Jacobian matrix is

Now, evaluating at a particular points (bold \({\bf 1}\) and \({\bf 0}\) denotes unit vector and zero vector in \(\mathbb{R}^3\))

Example

**Exercise:** Derive Jacobian maxtix of \(f\) and compute the total derivative of \(f\) at \(x = (1, 0, 2)\)

### Rules of differentiation#

Fact: Sum and scaling

Let \(A\) denote an open set in \(\mathbb{R}^N\) and let \(f, g \colon A \to \mathbb{R}^K\) be differentiable functions at \(x \in A\).

\(f+g\) is differentiable at \(x\) and \(D(f+g)(x) = Df(x) + Dg(x)\)

\(cf\) is differentiable at \(x\) and \(D(cf)(x) = c Df(x)\) for any scalar \(c\)

Example

Jacobian matrix is

Consider the function \(g=f+f \colon \mathbb{R}^3 \to \mathbb{R}^2\). It is given by

Partial derivatives are

Jacobian matrix is

Clearly,

When it comes to the product rule, we have to specify which product is meant:

scalar product: multiplication of vector-valued function with a scalar function

dot product: multiplication of two vector-valued functions resulting in a scalar function

outer product: multiplication of column-vector-valued function and a row-vector-valued function resulting in a full matrix-valued function. The gradient of the matrix-valued function is a 3D array of partial derivatives, so we will skip this

Definition

Outer product of two vectors \(x \in \mathbb{R}^N\) and \(y \in \mathbb{R}^K\) is a \(N \times K\) matrix given by

Note

Potential confusion with products continues: in current context *scalar* product is a multiplication with a scalar (and not the product that produces a scalar as before in dot product of vectors)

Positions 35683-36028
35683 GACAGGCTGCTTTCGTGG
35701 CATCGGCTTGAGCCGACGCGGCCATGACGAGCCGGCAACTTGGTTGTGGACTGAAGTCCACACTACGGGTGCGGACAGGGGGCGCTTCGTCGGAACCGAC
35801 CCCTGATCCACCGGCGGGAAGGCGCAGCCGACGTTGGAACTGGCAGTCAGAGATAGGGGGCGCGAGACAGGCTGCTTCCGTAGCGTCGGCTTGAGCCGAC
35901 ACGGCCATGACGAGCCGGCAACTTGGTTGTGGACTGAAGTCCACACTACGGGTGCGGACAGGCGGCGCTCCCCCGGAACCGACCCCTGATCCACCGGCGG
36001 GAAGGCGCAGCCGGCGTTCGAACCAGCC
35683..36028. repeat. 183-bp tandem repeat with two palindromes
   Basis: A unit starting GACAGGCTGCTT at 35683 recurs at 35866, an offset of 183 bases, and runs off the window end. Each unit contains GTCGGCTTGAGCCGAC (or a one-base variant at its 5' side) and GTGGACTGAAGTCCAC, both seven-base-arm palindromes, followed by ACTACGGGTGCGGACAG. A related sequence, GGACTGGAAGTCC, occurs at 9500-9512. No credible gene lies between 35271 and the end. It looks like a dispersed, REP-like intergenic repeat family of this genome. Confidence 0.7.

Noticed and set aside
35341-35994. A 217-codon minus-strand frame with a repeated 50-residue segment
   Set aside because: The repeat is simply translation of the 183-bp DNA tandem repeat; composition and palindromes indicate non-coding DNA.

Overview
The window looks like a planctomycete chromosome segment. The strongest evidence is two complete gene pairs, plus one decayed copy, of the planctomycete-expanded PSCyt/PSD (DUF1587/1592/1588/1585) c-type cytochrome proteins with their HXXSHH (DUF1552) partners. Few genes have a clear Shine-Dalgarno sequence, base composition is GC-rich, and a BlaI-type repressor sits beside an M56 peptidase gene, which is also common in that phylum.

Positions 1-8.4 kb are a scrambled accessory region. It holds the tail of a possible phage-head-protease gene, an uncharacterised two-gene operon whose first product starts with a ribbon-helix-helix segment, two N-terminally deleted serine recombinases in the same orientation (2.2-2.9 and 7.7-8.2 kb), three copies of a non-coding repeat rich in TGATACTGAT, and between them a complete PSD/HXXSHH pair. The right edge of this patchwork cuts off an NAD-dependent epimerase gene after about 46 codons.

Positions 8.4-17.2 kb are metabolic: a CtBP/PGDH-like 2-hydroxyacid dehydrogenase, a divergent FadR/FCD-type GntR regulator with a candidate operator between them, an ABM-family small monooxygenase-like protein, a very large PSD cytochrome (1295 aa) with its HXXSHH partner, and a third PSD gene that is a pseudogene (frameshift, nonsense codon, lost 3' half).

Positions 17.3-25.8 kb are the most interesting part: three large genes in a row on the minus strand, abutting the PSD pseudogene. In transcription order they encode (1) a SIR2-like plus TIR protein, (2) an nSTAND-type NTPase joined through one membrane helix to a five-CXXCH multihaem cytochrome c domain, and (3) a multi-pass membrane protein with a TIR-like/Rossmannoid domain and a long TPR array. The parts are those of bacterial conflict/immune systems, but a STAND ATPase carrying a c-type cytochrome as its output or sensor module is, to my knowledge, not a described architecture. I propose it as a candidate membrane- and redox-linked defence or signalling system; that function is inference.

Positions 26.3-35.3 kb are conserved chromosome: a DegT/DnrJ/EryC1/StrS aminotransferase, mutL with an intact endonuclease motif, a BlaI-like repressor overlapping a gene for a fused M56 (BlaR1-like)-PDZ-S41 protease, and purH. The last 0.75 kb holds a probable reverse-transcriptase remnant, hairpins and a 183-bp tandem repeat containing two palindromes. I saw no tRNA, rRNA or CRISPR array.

Fact: Scalar product rule

Let

\(A\) denote an open set in \(\mathbb{R}^N\)

\(f \colon A \to \mathbb{R}\), differentiable at \(x \in A\)

\(g \colon A \to \mathbb{R}^K\), differentiable at \(x \in A\)

Then the product function \(fg \colon A \to \mathbb{R}^K\) is differentiable at \(x\) and

Observe that

\(\nabla f(x)\) is a \((1 \times N)\) vector

\(g(x)\) is a \((K \times 1)\) vector

therefore, \(\nabla f(x) g(x)\) is a \((K \times N)\) matrix (outer product!)

\(f(x)\) is scalar

\(Dg(x)\) is a \((K \times N)\) matrix

therefore \(f(x) Dg(x)\) is a \((K \times N)\) matrix

Example

Observe first that

Find all partials

Then the right hand side of the rule is

**Exercise:** continue to verify that the LHS of the rule gives identical expressions

Fact: Dot product rule

Let \(A\) denote an open set in \(\mathbb{R}^N\) and let \(f,g \colon A \to \mathbb{R}^K\) be both differentiable functions at \(x \in A\). Assume that both functions output column vectors.